FLOWERING LOCUS M (FLM), a component of the thermosensory flowering time pathway in Arabidopsis thaliana, is regulated by temperature-dependent alternative splicing (AS). The main splicing variant, FLM-β, is a well-documented floral repressor that is down-regulated in response to increasing ambient growth temperature. Two hypotheses have been formulated to explain how flowering time is modulated by AS of FLM. In the first model a second splice variant, FLM-δ, acts as a dominant negative isoform that competes with FLM-β at elevated ambient temperatures, thereby indirectly promoting flowering. Alternatively, it has been suggested that the induction of flowering at elevated temperatures is caused only by reduced FLM-β expression. To better understand the role of the two FLM splice forms, we employed CRISPR/Cas9 technology to specifically delete the exons that characterize each splice variant. Lines that produced repressive FLM-β but were incapable of producing FLM-δ were late flowering. In contrast, FLM-β knockout lines that still produced FLM-δ flowered early, but not earlier than the flm-3 loss of function mutant, as would be expected if FLM-δ had a dominant-negative effect on flowering. Our data support the role of FLM-β as a flower repressor and provide evidence that a contribution of FLM-δ to the regulation of flowering time in wild-type A. thaliana seems unlikely.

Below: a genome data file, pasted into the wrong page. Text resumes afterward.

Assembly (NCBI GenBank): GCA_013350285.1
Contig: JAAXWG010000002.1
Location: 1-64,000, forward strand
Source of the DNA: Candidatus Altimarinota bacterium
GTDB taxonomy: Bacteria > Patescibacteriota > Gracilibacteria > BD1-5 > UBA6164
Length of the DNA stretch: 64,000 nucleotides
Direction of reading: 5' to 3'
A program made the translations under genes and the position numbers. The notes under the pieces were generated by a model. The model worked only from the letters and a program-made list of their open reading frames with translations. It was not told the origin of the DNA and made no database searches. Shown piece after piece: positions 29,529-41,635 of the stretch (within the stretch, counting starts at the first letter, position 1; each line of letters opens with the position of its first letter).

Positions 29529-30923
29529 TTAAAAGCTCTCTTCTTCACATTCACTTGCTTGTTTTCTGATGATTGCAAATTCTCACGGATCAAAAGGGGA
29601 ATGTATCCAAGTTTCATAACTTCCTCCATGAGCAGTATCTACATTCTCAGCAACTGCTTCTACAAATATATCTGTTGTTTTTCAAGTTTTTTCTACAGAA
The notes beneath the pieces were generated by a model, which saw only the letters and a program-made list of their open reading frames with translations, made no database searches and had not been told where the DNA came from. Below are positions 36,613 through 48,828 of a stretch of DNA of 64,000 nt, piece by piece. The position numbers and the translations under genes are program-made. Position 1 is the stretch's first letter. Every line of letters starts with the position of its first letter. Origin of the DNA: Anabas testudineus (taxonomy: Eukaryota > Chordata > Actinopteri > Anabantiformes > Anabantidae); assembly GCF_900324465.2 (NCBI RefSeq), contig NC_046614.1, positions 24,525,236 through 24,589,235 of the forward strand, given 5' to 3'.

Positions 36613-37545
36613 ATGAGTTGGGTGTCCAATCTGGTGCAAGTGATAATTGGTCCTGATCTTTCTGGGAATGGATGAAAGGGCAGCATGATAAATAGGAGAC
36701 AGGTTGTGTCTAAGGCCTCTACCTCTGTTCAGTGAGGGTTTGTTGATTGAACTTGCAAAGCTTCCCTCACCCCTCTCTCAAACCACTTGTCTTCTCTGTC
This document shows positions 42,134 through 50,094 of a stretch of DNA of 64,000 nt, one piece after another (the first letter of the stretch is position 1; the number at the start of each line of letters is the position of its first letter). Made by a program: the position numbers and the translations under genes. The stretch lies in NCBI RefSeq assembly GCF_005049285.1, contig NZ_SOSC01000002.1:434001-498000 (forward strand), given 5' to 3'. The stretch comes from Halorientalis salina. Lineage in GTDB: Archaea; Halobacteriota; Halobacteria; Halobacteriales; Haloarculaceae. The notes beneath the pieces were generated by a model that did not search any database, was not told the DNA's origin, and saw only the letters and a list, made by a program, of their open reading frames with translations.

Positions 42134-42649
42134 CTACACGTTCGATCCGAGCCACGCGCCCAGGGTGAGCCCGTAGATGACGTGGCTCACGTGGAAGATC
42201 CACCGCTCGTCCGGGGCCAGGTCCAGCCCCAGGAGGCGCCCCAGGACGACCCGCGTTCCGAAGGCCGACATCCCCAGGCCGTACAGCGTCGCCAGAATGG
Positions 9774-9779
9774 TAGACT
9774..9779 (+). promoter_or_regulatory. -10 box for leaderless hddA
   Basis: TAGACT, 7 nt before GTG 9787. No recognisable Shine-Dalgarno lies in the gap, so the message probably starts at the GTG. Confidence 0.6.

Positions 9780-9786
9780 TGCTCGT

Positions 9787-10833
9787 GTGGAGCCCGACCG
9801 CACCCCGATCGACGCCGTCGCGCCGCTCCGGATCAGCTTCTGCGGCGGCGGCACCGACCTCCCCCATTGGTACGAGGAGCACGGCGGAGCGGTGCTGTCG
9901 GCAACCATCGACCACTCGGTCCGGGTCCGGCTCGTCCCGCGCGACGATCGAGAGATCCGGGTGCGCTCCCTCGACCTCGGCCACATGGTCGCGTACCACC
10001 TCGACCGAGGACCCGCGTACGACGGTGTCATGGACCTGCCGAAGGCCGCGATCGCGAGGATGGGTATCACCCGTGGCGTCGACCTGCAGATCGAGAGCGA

Keywords: Arabidopsis thaliana; CRISPR/Cas9; FLOWERING LOCUS M (FLM); flowering time; splice isoforms; temperature-dependent alternative splicing.
© The Author 2017. Published by Oxford University Press on behalf of the Society for Experimental Biology.